Employer-sponsored health coverage which satisfies the Affordable Care Act (ACA) must not exceed 9.61% of an employee’s income according to the Internal Revenues Service’s (IRS) new guidelines. This threshold was 9.83% in 2021. The IRS annually adjusts the affordability threshold based on the rate of premium growth for the preceding year over the rate of consumer-price-index growth.
Because of this change in the threshold percentage, employers need to review their health coverage plans for 2022 as they may not meet the new guidelines.
What does this equate to?
Employers offering a health plan option in 2022 that costs employees no more than $103.14 per month for employee-only coverage will automatically meet the ACA affordability standard under the new federal poverty line (FPL) affordability safe harbor. This marks the first time the safe harbor dollar amount has declined. In 2021, the amount was $104.53 per month for employee-only coverage.
Why is this important?
Under ACA, the affordability threshold is the highest percentage of household income an employee can be required to pay for monthly health insurance plan premiums, based on the least expensive employer-sponsored plan offered. These plans must meet the ACA’s minimum essential coverage requirements.
Because employers do not know the entire household income of their employees, companies use the affordability percentage with one of three ‘affordability safe harbors’:
- Employee’s W-2 wages
- Employee’s hourly wages multiplied by 130 hours per month
- Federal Poverty Level ($12,880)/12 months
The Federal Poverty Level is the lowest calculation of safe harbors because it does not need a per-employee calculation. ($12,880/12) X 9.61% = $103.14/month
ACA is only required for Applicable Large Employers (ALE). They must determine the number of Full-Time Equivalent (FTE) employees it has. An FTE employee is one who averages 30 per week or 130 hours per month during the employer’s measurement period. Most employers use one year as their measurement period, but others have shorter time frames. If a business has 50 or more FTE, it must comply with ACA.
What are the penalties for not adhering to the new threshold?
There are two penalties for not meeting the threshold.
Section 4980H(A) – ‘A’ Penalty
The A penalty applies when the ALE does not offer minimum essential coverage to at least 95 percent of its full-time employees in any given calendar month and at least one full-time employee receives a premium tax credit to help pay for coverage through an ACA marketplace exchange.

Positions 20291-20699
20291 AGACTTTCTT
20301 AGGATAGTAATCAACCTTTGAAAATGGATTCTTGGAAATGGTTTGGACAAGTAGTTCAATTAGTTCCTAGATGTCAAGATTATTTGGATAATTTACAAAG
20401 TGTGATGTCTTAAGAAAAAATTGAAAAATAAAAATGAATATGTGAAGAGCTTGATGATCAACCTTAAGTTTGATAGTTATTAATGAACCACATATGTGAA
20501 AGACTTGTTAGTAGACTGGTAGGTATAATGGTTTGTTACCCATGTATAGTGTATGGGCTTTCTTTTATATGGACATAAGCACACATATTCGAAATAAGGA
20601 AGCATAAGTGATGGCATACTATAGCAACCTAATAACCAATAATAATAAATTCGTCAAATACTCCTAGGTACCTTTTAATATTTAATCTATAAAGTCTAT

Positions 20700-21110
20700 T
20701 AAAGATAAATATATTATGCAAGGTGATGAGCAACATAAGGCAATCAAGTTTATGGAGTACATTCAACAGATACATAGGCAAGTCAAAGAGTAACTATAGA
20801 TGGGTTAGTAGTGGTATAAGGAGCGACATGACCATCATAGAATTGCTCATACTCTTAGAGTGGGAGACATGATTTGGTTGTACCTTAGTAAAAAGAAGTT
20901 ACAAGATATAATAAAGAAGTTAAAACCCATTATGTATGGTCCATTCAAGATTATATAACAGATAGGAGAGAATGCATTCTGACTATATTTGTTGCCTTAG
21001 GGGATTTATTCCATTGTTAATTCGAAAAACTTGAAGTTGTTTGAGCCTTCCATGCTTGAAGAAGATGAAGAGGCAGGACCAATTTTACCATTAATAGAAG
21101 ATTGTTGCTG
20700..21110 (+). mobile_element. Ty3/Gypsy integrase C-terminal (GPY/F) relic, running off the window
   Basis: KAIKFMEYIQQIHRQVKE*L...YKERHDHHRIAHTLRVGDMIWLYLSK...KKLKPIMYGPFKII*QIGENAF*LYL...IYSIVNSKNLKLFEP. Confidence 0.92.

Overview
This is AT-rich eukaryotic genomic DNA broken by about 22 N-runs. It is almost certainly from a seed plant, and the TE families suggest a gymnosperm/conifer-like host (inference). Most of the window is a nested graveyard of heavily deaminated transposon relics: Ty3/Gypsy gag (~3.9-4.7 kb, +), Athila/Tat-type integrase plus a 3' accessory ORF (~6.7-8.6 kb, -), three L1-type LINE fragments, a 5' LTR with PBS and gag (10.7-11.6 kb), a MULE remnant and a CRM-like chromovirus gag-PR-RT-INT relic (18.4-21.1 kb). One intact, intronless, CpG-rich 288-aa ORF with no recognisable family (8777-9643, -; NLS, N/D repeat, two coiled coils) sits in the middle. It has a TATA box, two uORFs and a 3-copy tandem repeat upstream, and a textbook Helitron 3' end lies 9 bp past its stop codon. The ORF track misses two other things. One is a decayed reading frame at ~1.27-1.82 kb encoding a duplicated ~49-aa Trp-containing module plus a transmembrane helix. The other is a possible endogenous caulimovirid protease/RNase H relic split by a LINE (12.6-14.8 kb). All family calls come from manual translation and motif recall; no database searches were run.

The IRS has not yet released its 2022 shared-responsibility penalty amounts, but the A penalty is projected to increase slightly to $229.17/month ($2,750 annualized) multiplied by all full-time employees (reduced by the first 30 employees). In 2021, the penalty was $225/month.
Section 4980H(B) – ‘B’ Penalty
The B penalty applies when the ALE does offer coverage to at least 95% of full-time employees, but each full-time employee was not offered an option of “minimum essential coverage” that was “affordable” and provided “minimum value.”
The IRS has not released its 2022 B penalty, but it is projected to increase slightly to $343.33/month ($4,120 annualized) per full-time employee receiving subsidized coverage through the ACA Marketplace.
Does this sound complicated?
Let Time Equipment Company provide the ACA solution for you with Visual ACA. Visual ACA includes the following:
- Managing the look-back method of employee status determination
- Provide ongoing evaluation of full-time, part-time, and variable hour employees
- Identify when you must offer qualifying employees health insurance
- Determining if your company is an Applicable Large Employer.
In addition, for a nominal fee, Visual ACA can prepare the company’s 1094-C and employee’s 1095-C documentation and submit them to the IRS.
For more information on Visual ACA, contact Time Equipment Company at (800) 997-8463 or firstname.lastname@example.org.
*This information simplifies complex Acts as it is understood by Time Equipment Company. It is not to be taken as legal advice. The regulations for this program are changing. For further information contact the Internal Revenue Service.